Just my two cents.
 

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It's best just to not think about it while you are riding. I got in this conversation with a friend of mine last summer, and he damn near ended up going down while we were riding that day... he was trying to figure out what he did to turn at what speeds. Some things you do while you are riding that, if you put too much thought into them, could lead to bad things.

Just my two cents.
Agreed. The first time I ever rode a motorcycle ('92 CBR600) I did fine. Then a year or so later when I bought it (which would have been the second time I ever rode a bike) I started thinking too much into the how's and why's of what was going on, and felt a lot less comfortable until I finally decided to just let the bike do what it was trying to do without interference from me.
 

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Discussion Starter #15
That's funny you mention that. I was just thinking I should try moving the bars or something to see what i'm doing, but then thought about how that would feel going down... I guess if what i'm doing works then why f with it.
 

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That's funny you mention that. I was just thinking I should try moving the bars or something to see what i'm doing, but then thought about how that would feel going down... I guess if what i'm doing works then why f with it.
Exactly. Only analyze your riding if you are having problems. For example: "Why do my arms hurt so bad after such a short ride?" or "Why are my wrists aching?" Etc.
 

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If you've got a big parking lot at your disposal with little to no traffic (closed down shopping center, etc.) you can try getting up a little bit of speed (~25mph) and gently pushing the bars in one direction momentarily, and you will notice the bike leans the opposite direction. Don't try to keep pushing them, just a gentle nudge, and the bike will start turning. As it does, the bars will swing into the turn. Avoid sudden or exaggerated inputs though, and don't try anything you're uncomfortable with.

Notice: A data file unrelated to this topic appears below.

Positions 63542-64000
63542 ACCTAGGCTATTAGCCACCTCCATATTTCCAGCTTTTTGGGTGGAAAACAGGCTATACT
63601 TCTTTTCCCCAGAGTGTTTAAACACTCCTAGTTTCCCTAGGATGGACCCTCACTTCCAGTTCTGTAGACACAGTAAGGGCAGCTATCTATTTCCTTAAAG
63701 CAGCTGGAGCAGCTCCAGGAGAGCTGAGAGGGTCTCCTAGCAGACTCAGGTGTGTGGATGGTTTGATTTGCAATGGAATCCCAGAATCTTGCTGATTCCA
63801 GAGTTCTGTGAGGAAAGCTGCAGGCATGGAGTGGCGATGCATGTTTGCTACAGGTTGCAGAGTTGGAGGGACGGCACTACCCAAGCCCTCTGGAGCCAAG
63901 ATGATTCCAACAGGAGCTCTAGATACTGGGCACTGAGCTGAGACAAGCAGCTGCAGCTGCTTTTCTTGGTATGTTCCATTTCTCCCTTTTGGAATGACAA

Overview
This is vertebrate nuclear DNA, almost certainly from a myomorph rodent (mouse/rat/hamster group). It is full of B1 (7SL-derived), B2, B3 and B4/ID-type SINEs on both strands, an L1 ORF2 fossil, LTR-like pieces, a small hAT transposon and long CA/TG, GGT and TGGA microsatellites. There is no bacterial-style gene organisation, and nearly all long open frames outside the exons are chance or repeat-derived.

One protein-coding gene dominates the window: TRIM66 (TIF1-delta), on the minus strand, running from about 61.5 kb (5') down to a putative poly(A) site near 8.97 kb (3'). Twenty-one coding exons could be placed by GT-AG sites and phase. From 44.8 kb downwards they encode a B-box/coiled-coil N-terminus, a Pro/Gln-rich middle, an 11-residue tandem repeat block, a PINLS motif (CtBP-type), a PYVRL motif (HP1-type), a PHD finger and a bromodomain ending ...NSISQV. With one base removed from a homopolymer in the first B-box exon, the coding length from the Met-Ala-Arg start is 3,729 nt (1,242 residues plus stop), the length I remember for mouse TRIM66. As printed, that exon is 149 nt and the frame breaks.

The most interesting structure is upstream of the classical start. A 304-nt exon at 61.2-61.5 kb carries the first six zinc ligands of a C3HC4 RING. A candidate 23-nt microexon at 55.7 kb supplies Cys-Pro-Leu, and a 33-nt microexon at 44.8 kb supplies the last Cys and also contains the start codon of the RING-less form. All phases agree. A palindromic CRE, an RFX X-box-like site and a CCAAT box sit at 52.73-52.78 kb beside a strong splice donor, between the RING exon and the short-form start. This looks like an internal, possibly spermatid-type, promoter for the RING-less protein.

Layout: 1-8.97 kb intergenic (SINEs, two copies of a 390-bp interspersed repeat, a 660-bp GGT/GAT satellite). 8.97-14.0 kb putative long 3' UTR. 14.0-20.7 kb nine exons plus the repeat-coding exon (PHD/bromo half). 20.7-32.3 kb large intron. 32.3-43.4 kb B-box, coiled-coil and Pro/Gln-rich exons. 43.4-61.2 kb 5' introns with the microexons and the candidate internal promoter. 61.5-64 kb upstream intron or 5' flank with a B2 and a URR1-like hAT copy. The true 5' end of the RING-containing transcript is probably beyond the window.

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Discussion Starter #18
How about second gear take offs? Transmission death or a good way to get to it?

(And seriously let me know if i'm killing you guys with the questions.)
 

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Discussion Starter #19
If you've got a big parking lot at your disposal with little to no traffic (closed down shopping center, etc.) you can try getting up a little bit of speed (~25mph) and gently pushing the bars in one direction momentarily, and you will notice the bike leans the opposite direction. Don't try to keep pushing them, just a gentle nudge, and the bike will start turning. As it does, the bars will swing into the turn. Avoid sudden or exaggerated inputs though, and don't try anything you're uncomfortable with.
Yeah it would be great to try, just to get the feel. I just really don't want to drop my bike on the left side (took care of the right already). Maybe I can try that out on those 250's in the course i'm taking this weekend...
 

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How about second gear take offs? Transmission death or a good way to get to it?

(And seriously let me know if i'm killing you guys with the questions.)

Probably not harmful, since 2nd gear take-offs in cars hurt the clutch, and bikes almost always (And this includes yours) have a wet clutch. However... there is no point. Bikes are geared high enough so there is no benefit in doing so.